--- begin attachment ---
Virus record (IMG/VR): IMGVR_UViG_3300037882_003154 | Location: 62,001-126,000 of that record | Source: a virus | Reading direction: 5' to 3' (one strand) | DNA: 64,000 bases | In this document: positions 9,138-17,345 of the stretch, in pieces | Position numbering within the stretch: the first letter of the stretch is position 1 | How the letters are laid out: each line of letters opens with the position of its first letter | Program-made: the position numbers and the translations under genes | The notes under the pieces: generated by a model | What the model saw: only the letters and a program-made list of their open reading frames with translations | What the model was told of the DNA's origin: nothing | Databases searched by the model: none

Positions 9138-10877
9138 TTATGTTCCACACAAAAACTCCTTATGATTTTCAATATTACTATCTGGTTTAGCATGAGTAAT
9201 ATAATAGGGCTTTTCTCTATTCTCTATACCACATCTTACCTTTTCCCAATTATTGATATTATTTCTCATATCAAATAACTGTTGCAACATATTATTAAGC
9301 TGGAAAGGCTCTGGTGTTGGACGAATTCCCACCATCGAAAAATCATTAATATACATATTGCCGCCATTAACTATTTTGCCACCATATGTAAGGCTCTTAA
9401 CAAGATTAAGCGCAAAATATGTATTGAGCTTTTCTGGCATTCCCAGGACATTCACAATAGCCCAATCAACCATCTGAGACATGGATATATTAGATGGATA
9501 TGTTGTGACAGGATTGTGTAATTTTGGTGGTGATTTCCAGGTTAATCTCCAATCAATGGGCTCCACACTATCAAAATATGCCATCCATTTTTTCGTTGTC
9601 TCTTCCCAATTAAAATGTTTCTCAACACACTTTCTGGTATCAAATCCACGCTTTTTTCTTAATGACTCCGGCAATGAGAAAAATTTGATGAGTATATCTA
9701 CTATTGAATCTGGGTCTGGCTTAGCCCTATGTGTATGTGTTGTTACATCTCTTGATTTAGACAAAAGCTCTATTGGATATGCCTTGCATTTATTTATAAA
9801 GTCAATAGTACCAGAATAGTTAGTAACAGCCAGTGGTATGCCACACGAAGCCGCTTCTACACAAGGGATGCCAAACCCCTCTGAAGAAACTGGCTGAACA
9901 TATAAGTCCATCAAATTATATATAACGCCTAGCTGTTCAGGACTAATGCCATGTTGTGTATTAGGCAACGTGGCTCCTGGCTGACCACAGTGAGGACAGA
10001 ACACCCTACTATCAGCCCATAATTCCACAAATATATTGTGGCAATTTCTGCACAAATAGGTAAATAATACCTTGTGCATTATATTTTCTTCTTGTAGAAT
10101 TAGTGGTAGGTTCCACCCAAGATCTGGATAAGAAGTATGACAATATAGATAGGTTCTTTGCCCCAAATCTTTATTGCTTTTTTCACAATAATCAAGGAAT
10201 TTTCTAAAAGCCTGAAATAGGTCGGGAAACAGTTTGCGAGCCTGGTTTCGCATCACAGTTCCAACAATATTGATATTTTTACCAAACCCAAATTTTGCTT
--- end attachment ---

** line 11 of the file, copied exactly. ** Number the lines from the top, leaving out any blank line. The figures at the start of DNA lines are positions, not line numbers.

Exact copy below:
9901 TATAAGTCCATCAAATTATATATAACGCCTAGCTGTTCAGGACTAATGCCATGTTGTGTATTAGGCAACGTGGCTCCTGGCTGACCACAGTGAGGACAGA